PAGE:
2021 年 59 巻 6 号 p. 162-168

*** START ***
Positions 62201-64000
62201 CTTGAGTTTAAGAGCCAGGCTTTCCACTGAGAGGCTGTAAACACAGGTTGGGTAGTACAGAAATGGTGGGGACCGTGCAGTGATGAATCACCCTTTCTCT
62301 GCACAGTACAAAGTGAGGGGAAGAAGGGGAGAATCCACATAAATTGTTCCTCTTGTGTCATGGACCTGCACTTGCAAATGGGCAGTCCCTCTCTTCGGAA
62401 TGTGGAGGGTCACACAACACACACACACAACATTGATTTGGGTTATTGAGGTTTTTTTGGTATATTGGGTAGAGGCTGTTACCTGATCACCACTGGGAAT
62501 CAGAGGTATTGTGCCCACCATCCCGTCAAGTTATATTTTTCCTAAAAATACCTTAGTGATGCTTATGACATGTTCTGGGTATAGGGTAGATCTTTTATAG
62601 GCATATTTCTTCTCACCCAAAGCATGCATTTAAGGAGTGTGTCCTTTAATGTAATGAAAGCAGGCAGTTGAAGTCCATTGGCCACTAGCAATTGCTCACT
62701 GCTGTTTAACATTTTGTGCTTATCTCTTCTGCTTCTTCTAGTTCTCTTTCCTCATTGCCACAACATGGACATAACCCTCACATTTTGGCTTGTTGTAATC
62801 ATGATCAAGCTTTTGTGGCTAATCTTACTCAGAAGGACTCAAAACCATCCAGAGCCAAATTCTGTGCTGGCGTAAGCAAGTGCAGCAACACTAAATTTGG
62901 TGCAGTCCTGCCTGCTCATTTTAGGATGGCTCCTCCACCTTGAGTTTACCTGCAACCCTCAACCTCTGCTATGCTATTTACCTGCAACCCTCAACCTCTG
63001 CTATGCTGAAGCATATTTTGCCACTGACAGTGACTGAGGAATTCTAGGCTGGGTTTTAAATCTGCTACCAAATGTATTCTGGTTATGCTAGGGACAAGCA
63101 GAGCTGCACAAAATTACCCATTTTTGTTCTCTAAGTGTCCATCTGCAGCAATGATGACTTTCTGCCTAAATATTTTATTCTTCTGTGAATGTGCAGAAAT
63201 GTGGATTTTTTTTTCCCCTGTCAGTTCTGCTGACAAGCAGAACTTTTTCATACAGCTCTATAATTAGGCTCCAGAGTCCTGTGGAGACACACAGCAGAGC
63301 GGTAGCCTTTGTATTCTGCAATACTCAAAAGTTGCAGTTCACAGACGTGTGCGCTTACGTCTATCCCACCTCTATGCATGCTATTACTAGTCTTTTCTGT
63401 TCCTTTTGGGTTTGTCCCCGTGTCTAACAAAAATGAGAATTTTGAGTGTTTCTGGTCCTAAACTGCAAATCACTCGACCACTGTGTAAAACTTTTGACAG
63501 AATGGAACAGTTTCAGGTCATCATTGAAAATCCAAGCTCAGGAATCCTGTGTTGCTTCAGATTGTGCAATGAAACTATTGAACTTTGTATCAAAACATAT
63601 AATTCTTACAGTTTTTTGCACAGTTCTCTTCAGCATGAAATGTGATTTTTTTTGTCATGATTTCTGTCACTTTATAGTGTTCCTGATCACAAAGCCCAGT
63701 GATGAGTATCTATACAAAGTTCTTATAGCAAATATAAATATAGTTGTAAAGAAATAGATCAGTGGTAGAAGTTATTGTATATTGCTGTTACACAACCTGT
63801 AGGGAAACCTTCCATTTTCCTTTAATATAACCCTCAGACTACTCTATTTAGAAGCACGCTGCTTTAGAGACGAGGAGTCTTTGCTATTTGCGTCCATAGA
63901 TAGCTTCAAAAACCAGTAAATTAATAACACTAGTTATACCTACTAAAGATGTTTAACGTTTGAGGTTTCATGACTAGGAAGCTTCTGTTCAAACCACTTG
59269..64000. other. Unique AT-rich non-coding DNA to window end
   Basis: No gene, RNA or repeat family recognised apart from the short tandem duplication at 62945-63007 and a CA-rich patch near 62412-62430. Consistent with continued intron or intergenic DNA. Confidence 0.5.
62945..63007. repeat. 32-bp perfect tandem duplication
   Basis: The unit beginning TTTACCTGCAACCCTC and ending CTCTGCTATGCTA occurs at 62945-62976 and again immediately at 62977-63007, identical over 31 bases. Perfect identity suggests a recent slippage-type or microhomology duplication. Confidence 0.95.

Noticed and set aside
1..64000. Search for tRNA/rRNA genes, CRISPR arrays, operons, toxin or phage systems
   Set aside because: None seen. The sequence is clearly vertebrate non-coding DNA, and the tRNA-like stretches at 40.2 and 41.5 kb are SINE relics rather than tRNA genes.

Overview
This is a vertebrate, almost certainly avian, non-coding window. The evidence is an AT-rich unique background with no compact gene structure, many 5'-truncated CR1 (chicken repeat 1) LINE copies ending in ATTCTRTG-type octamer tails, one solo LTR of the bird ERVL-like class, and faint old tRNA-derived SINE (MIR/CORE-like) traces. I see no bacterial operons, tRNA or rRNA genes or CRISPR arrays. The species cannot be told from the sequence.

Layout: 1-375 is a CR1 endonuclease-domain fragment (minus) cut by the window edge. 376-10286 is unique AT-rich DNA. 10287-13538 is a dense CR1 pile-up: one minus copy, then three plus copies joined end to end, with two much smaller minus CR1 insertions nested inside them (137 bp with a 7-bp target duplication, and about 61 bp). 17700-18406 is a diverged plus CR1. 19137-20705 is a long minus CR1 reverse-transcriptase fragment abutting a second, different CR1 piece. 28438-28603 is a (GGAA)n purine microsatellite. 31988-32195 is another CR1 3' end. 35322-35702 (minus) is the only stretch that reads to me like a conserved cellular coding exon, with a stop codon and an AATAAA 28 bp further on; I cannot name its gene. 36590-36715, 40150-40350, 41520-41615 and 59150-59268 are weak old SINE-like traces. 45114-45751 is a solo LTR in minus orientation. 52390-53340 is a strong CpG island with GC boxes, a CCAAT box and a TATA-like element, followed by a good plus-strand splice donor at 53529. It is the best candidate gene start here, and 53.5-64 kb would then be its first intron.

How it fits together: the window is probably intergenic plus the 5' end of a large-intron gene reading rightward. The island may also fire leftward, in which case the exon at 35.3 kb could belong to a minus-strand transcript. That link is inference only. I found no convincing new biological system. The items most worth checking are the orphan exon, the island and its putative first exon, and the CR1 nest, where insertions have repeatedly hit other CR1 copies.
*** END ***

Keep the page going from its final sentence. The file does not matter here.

During the course of evolution, the vertebrate heart has undergone many changes and adaptations. Transition from aquatic to terrestrial environments required the ability to circulate blood against the force of gravity;therefore, it is likely that the structure and function of the ventricles changed during this transition. In the present study, we focused on pressure resistance in amphibians which were the first vertebrates to migrate to land. We investigated the pressure resistance and histology of the ventricles of three Anuran species (frogs and toads) from different habitats:the African clawed frog (aquatic), dark-spotted frog (semiaquatic), and Japanese common toad (terrestrial). To analyze the pressure resistance of the ventricles, intraventricular pressure was recorded during continuous injection of cardioplegic solution into the ventricles. The results showed that maximum stiffness, the pressure at which the solution leaked from the ventricle, and the maximum ventricular pressure were the highest in the Japanese common toad among the three species, demonstrating that the ventricles of the Japanese common toad were the stiffest and had the highest pressure resistance. To determine the factors responsible for the differences in pressure resistance, we measured the thickness of ventricle walls and the amount of collagen fibers in ventricle walls. The wall of the ventricles of the Japanese common toad and dark-spotted frog were thicker than that of the African clawed frog. The isolated cardiomyocyte size was similar for all the species, suggesting that the ventricular wall of the Japanese common toad and dark-spotted frog became thicker not by hypertrophying cardiomyocytes, but by increasing the number of cardiomyocytes. The collagen fibers in the ventricular wall of the Japanese common toad were richer compared to those of the African clawed frog and dark-spotted frog. Taken together, these results suggest that the pressure resistance in Anura increased through the increase in collagen. Vertebrate ventricles may have become resistant to higher pressure as an adaptive process to terrestrial life that facilitates blood circulation against the force of gravity.